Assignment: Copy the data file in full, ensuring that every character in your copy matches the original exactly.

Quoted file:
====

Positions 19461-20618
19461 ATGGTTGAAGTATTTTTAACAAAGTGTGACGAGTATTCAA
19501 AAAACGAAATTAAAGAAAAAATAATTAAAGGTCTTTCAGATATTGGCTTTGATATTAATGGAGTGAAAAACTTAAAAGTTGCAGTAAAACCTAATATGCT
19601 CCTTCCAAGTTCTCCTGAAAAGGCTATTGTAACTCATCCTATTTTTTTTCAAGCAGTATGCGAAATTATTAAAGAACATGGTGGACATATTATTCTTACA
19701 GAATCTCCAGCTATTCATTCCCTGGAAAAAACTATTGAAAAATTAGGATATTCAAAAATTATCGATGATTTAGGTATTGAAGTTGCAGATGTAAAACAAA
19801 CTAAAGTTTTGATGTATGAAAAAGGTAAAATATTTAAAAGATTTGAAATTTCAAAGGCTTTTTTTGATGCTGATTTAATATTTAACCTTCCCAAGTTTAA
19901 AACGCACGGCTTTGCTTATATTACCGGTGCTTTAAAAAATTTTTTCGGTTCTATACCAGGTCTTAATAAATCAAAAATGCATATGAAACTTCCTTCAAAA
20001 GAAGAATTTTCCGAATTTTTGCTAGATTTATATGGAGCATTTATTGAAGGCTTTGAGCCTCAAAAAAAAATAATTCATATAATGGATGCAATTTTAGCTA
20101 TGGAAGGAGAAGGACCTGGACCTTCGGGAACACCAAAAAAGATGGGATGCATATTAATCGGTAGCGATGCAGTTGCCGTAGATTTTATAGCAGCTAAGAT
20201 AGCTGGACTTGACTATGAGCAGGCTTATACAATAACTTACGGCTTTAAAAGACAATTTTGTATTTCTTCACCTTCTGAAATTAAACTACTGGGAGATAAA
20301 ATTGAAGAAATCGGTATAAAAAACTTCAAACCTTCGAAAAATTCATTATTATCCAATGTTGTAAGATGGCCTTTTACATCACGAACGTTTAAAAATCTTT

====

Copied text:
Positions 19461-20618
19461 ATGGTTGAAGTATTTTTAACAAAGTGTGACGAGTATTCAA
19501 AAAACGAAATTAAAGAAAAAATAATTAAAGGTCTTTCAGATATTGGCTTTGATATTAATGGAGTGAAAAACTTAAAAGTTGCAGTAAAACCTAATATGCT
19601 CCTTCCAAGTTCTCCTGAAAAGGCTATTGTAACTCATCCTATTTTTTTTCAAGCAGTATGCGAAATTATTAAAGAACATGGTGGACATATTATTCTTACA
19701 GAATCTCCAGCTATTCATTCCCTGGAAAAAACTATTGAAAAATTAGGATATTCAAAAATTATCGATGATTTAGGTATTGAAGTTGCAGATGTAAAACAAA
19801 CTAAAGTTTTGATGTATGAAAAAGGTAAAATATTTAAAAGATTTGAAATTTCAAAGGCTTTTTTTGATGCTGATTTAATATTTAACCTTCCCAAGTTTAA
19901 AACGCACGGCTTTGCTTATATTACCGGTGCTTTAAAAAATTTTTTCGGTTCTATACCAGGTCTTAATAAATCAAAAATGCATATGAAACTTCCTTCAAAA
20001 GAAGAATTTTCCGAATTTTTGCTAGATTTATATGGAGCATTTATTGAAGGCTTTGAGCCTCAAAAAAAAATAATTCATATAATGGATGCAATTTTAGCTA
20101 TGGAAGGAGAAGGACCTGGACCTTCGGGAACACCAAAAAAGATGGGATGCATATTAATCGGTAGCGATGCAGTTGCCGTAGATTTTATAGCAGCTAAGAT
20201 AGCTGGACTTGACTATGAGCAGGCTTATACAATAACTTACGGCTTTAAAAGACAATTTTGTATTTCTTCACCTTCTGAAATTAAACTACTGGGAGATAAA
20301 ATTGAAGAAATCGGTATAAAAAACTTCAAACCTTCGAAAAATTCATTATTATCCAATGTTGTAAGATGGCCTTTTACATCACGAACGTTTAAAAATCTTT